He’ll protect her reckless heart No matter the cost… Lily Travis may be a Harvey Girl, but she’s a rebel—and a romantic—at heart. Too bad her impulsive nature led her to marry a man who promised a life of ease and prosperity, only to disappear the very next day. She’s kept her secret as best she can, and now she’s convinced she’ll never find true love…not even with the handsome local sheriff she can’t get off her mind. Cody Daniels knows Lily isn’t the right woman for a by-the-book lawman with political ambitions. She’s brash, headstrong…and entirely too tempting. But when Lily’s past catches up with her and the villain she married threatens everything she holds dear, Cody is determined to defend her honor and show her the future they could have together—no matter the consequences.
Dear Ms. Schmidt,
In the first book of this series we saw the set up – three heroines who are Harvey Girls and working at a hotel in Juniper in the New Mexico territory. One is now married and happy but I figured that the feisty one, Lily, would be next.
Lily Travis has been a Harvey Girl for years now. After she fled her home due to an awful stepfather (TRIGGER WARNING for sexual abuse), she eventually ended up applying for and becoming one of the waitresses who work in the Harvey restaurants along the Santa Fe trail. But before that, she thought she’d found love with a man who married her and then abandoned her the next day.
Sheriff Cody Daniels can’t keep from thinking about the pretty and outspoken young woman working at the hotel. The more he’s around her, the better he likes her but his job is a dangerous one plus he’s got plans for a future that could involve politics. They’ve butted heads before over Lily’s friend, the now married Grace, and Lily doesn’t appear ready to further their acquaintanceship. Then one night she comes calling to the jail about a fellow worker who has been threatened.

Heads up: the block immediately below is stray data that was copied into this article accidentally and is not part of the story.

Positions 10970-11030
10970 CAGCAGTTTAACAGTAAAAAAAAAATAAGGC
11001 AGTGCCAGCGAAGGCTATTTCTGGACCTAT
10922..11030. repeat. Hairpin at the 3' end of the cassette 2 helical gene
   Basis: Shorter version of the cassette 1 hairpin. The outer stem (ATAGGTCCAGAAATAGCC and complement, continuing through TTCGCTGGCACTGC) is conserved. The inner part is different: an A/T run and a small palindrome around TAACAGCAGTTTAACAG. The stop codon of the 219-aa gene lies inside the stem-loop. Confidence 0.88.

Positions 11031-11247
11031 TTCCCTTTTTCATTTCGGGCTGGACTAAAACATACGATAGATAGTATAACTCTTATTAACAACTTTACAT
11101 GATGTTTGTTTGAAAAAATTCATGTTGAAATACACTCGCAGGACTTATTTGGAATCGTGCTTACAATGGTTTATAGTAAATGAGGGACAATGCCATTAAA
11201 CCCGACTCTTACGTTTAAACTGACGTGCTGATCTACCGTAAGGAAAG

As Lily and Cody try to help Jake, Lily’s past catches up to her. Now she’s got to juggle her job, her desire to help her friend, a man who can ruin her, and her growing feelings for a man she doesn’t feel she deserves. Can Cody prevent dangerous outlaws from striking the town and get Lily to believe in their future?
I think newcomers can start with this book as the pertinent details of the previous one are sprinkled where they’re needed to explain things. Of course as soon as Lily revealed her Dark Secret to her friends who have been trying to match make her with the Sheriff, I knew he’d show up. At first, Victor Johnson is merely oily and annoying but he quickly shows his true colors. Lily wonders what she ever saw in him but given what she tells her friends and then Cody, I can understand why she allowed herself to be caught in his net.
Lily has had horrible luck with the men in her past except for her beloved father and it’s the memory of her parents’ love that keeps her even thinking of finding her own love one day. It’s not surprising that in that day and age, Lily would be loaded with guilt over what happened to her. Lucky for her that Cody is a sweetheart with a mind frame probably ahead of his time. Their romance progresses slowly but surely with only a few steps back for Lily as she grows to accept her blamelessness and the love of a good man.